NGINX: route to index.php within alias for specific path component with query string

Venu asked:

This is legacy app (Zend framework 1), we are moving from apache to nginx. We have front controller which dispatches to specific controller/action based on request URI.


 1.         --> /home/user/www/public/index.php
 2.     --> /home/user/www/public/index.php
 3.     --> /home/user/api/public/index.php
 4. --> /home/user/api/public/index.php
 5. --> /home/user/api/public/index.php

Current Config

    location /api {
            alias /home/user/api/public/;
            try_files $uri /api/index.php;
             location ~ \.php$ {
                fastcgi_split_path_info ^(.+\.php)(/.+)$;
                fastcgi_pass unix:/var/run/php5-fpm.sock;
                fastcgi_index index.php;
                fastcgi_param SCRIPT_FILENAME $document_root$fastcgi_script_name;
                include /etc/nginx/fastcgi_params;


Here is what PHP scripts receives

    [USER] => www-data
    [HOME] => /var/www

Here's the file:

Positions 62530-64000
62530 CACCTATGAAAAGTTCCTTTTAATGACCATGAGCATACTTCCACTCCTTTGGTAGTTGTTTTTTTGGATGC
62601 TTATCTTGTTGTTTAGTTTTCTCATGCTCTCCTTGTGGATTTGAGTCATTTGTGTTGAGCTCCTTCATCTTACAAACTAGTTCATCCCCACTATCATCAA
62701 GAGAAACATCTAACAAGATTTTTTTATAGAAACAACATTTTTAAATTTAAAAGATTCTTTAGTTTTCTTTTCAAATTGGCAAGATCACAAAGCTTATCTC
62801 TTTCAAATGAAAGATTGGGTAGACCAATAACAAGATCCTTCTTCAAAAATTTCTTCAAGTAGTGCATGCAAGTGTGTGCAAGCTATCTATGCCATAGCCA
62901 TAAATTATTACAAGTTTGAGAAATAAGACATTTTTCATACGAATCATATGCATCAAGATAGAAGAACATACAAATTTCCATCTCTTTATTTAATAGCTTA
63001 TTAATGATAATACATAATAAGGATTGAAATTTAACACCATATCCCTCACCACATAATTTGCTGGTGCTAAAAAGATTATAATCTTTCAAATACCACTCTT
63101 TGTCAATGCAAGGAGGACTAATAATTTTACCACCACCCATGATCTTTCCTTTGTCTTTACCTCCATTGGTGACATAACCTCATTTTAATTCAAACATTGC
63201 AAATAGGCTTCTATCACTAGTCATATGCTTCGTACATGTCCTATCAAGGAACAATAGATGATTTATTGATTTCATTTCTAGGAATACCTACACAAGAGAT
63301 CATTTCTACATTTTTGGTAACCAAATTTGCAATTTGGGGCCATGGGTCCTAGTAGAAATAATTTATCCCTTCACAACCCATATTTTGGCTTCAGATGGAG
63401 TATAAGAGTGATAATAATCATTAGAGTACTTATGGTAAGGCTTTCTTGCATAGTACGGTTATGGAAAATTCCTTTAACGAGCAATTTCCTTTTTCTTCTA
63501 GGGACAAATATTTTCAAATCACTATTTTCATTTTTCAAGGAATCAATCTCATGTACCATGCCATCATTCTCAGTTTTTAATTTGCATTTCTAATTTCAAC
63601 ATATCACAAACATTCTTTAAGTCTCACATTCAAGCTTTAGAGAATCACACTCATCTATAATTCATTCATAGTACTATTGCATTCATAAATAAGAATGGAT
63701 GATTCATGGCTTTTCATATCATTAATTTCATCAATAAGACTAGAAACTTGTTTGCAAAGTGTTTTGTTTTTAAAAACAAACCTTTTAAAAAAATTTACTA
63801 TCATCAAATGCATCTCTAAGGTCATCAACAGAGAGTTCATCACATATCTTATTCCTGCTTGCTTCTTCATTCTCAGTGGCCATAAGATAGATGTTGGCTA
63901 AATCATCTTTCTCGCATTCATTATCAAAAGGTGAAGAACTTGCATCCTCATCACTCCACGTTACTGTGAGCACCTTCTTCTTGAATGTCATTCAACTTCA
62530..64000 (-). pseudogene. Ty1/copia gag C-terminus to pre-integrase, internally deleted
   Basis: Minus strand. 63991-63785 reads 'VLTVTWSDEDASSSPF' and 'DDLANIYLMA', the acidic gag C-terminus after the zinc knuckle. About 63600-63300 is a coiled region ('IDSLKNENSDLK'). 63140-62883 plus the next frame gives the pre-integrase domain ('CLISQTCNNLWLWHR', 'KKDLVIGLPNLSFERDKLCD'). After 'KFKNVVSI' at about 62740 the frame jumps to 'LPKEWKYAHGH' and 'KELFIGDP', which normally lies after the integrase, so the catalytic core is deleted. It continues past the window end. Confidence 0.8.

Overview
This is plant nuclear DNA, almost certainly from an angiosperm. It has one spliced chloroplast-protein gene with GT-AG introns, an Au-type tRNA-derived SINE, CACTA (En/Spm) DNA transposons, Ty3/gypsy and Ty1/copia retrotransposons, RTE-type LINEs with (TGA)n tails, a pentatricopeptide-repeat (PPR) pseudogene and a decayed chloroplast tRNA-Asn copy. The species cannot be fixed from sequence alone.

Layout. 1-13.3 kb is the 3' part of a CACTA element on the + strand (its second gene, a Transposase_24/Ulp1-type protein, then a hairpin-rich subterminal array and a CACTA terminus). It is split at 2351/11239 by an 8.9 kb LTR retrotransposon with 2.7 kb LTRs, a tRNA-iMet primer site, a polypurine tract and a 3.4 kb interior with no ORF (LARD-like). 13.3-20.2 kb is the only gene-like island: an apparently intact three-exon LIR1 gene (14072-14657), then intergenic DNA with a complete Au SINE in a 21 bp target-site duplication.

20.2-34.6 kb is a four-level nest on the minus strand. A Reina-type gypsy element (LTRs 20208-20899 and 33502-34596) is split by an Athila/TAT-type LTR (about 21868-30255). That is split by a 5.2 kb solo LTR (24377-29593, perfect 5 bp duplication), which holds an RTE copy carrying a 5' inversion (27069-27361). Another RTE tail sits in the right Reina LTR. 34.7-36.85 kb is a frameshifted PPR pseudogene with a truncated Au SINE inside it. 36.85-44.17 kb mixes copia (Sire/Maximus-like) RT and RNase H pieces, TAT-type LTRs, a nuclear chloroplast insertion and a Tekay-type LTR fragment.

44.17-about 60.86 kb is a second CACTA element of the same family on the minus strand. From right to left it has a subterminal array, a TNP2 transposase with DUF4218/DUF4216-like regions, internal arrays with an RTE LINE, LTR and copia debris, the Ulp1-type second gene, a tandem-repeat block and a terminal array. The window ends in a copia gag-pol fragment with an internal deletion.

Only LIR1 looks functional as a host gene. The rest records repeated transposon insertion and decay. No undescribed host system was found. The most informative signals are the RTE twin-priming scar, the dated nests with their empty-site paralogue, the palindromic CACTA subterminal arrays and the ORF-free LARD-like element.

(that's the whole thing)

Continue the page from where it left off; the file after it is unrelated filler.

[SCRIPT_FILENAME] => /home/user/api/public//index.php
    [QUERY_STRING] => 
    [CONTENT_TYPE] => 
    [SCRIPT_NAME] => /api/index.php
    [REQUEST_URI] => /api/account/get?id=1
    [DOCUMENT_URI] => /api/index.php 

Above config is working fine. But query string is missing, so $_GET is empty.

Hack: Generate $_GET from Request URI before front controller dispatches.

$arr = explode("?",$_SERVER['REQUEST_URI']);
if (count($arr) == 2 && count($_GET) == 0){
    parse_str($arr[1], $_GET);

But I would like fix this at server level, please tell me how to pass query string in this case. Thanks in advance.

My answer:

You need to check that /etc/nginx/fastcgi_params is as shipped by the vendor, and has not been altered in any way. If it has been changed at all, you should restore a clean copy.

Also, when using alias in a location, you need to have matching trailing slashes.

You currently have:

    location /api {
            alias /home/user/api/public/;

But this should be:

    location /api/ {
            alias /home/user/api/public/;

Without this, depending on which trailing slash is missing, URLs may have double slashes (which Linux doesn’t care about, but web applications might) or URLs may not have a slash at all (which always breaks).

View the full question and answer on Server Fault.

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